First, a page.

Primordial risk factors for HIV spread in Africa

Graziella Bertocchi, Arcangelo Dimico

30 July 2015



A recent law that legalised polygyny1 in Kenya caused a stir not only in Kenya’s parliament and among women’s rights groups, but also among HIV/AIDS activists - the perception being that the likelihood of infidelity is higher in polygynous marriages (Kwena et al. 2014). Since sexual habits involving multiple partners are recognised as one of the main channels of transmission of HIV (Halperin and Epstein 2004), extramarital partnerships are thought to lead to higher HIV infection rates.

HIV/AIDS is one of the most deadly diseases in Africa. According to the World Health Organization (2012), 1.6 million people died of AIDS around the world in 2012, and 75% of them were in sub-Saharan Africa. Figure 1 shows the geographical distribution of HIV prevalence at the sub-national level for the 15-49 year-old age group in the countries covered by the Demographic and Health Survey Program.

Figure 1 Sub-national HIV prevalence, 2012

What is peculiar about sub-Saharan Africa is also that HIV is much more common among women, who represent 75% of the infected in the 17-24 year-old age group (UNAIDS 2013). Harmful gender norms, inequalities between the sexes, and women’s rights violations are among the reasons why women are believed to be more vulnerable to the virus. How can polygyny contribute to this pattern?

The slave trade and polygyny

Previous research found that the diffusion of polygyny in Africa was reinforced by the transatlantic slave trade, which for over almost four centuries took away more men than women and thus lead to distorted sex ratios (Edlund and Ku 2011, Dalton and Leung 2014, Fenske 2015).

The link between polygyny, the spread of the HIV epidemic, and its gendered pattern is the subject of our new research (Bertocchi and Dimico 2015) based on the hypothesis that the slave trade and the consequent demographic shock may at the same time have encouraged polygyny and high-risk sexual behaviour. Indeed, in a polygynous family men have sexual relationships with multiple women, while at the same time unsatisfied co-wives are more likely to engage in extramarital partnerships. Co-habitation of co-wives can then multiply the speed of transmission among women.

The role of the demographic shock following the slave trade as a sort of primordial risk factor for the spread of HIV is tested using clustered-level data on HIV infection rates, polygyny and sexual behaviour provided by the Demographic and Health Survey. Information on HIV infection is collected by the Demographic and Health Survey on the basis of a blood test. The survey also collects information on the number of co-wives, the intensity of sexual activity and the frequency of extramarital partnerships.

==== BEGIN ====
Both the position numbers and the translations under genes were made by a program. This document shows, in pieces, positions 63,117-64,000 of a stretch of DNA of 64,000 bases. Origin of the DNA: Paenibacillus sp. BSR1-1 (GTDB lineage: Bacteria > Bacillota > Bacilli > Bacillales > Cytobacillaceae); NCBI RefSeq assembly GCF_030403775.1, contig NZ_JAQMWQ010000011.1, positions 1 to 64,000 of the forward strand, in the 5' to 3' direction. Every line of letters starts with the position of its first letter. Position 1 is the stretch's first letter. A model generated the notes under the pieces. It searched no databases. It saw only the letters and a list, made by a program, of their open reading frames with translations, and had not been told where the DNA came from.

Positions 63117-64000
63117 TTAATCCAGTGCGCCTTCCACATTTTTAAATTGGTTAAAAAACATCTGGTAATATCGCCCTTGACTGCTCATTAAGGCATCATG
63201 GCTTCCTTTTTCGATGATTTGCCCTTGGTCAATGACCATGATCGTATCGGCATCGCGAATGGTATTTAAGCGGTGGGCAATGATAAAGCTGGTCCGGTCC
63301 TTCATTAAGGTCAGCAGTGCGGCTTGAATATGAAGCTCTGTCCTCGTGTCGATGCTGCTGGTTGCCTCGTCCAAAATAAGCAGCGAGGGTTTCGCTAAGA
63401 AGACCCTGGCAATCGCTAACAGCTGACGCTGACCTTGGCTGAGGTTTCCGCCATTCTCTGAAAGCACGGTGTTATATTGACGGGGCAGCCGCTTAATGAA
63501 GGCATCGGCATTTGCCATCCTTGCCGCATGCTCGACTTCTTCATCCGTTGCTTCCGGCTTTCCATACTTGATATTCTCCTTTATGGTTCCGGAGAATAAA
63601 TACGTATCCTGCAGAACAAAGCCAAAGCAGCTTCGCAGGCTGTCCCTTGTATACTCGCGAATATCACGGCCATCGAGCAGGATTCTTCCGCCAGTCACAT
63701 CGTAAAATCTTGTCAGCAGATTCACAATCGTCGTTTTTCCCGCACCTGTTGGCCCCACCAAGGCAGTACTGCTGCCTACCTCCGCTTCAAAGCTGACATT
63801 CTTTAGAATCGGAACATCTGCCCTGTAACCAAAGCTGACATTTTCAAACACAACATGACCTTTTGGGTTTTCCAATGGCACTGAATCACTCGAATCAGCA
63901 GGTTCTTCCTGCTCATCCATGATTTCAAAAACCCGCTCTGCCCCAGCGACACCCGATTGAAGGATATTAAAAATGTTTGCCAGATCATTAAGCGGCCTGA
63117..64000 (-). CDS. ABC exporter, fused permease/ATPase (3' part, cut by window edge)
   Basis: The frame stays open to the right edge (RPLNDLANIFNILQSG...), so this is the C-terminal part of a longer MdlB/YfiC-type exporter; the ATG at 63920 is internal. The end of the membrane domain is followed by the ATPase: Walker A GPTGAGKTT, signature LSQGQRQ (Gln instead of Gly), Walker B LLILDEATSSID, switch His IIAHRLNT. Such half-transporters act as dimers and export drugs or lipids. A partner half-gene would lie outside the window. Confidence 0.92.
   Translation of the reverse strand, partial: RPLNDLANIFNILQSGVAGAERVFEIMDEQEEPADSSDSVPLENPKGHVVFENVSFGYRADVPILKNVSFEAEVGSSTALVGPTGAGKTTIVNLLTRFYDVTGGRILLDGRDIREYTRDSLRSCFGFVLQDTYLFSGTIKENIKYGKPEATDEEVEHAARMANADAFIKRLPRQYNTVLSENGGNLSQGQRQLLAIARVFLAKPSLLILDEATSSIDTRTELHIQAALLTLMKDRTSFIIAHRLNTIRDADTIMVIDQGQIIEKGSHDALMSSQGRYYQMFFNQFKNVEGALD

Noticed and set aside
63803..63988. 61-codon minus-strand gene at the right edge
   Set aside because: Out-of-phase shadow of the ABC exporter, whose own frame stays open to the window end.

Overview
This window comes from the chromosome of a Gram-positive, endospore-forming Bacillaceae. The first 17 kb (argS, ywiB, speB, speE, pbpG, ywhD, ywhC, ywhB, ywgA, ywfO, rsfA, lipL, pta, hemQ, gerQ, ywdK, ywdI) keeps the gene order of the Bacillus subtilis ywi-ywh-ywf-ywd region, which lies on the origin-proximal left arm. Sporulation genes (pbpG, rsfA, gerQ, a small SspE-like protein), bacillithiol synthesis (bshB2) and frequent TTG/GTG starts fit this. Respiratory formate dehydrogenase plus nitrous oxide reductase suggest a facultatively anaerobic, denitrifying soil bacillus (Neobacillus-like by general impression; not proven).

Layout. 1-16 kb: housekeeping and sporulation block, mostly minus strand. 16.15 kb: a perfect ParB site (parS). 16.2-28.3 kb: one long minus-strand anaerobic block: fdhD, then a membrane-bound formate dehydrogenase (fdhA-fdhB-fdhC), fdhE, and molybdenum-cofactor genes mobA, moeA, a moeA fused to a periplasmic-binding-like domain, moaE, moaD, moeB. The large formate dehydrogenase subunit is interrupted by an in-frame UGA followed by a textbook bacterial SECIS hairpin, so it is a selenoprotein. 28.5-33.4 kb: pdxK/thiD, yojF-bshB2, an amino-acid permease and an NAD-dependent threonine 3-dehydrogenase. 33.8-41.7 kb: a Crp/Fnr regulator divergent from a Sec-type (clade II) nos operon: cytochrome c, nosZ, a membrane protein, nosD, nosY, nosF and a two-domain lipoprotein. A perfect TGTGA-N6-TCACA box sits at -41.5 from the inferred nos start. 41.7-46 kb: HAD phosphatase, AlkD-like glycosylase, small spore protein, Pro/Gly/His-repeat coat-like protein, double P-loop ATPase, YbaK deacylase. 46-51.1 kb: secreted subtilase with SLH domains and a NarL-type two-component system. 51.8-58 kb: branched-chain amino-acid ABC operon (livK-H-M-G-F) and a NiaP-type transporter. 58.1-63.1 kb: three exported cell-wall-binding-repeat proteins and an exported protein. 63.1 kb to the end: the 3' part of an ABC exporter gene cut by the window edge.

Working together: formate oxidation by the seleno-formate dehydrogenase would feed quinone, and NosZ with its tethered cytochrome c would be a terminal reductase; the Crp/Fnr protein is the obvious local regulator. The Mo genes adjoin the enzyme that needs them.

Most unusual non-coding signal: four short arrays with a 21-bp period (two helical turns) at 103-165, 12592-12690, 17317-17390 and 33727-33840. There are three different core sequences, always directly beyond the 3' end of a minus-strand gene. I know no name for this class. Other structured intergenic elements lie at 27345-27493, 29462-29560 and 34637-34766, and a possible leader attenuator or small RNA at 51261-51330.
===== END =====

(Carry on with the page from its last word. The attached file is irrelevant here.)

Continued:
Historical, spatially disaggregated data on population growth in Africa is obtained from the History Database of the Global Environment. In Figure 2, a map showing population growth over the period 1500-1860 is overlaid with Demographic and Health Survey clusters. The darker the area of the map, the lower the rate of population growth experienced over the time period (note that white areas represent missing values). The map suggests that during the slave trade period the negative demographic shock was more severe in West Africa. Indeed, by combining the population growth data with the transatlantic slave trade data from Nunn and Wantchekon (2011), the negative influence of the latter on population growth over the period running from 1500 to 1860 is confirmed.

Figure 2. African Population Growth in 1500-1860

Source: Bertocchi and Dimico 2015.

The demographic shock turns out to have influenced the contemporaneous incidence of polygyny, since in areas affected by slower population growth in 1500-1860, men are currently more likely to have more than one wife. Table 1 presents a cross-tabulation showing that polygyny today is less widespread in clusters that exhibited faster population growth over the relevant period.2

Table 1. The demographic shock and polygyny

  Population growth in 1500-1860    
Polgyny Mean Stand. Dev. Freq.
0 .232 .253 162,222
1 .202 .225 41,705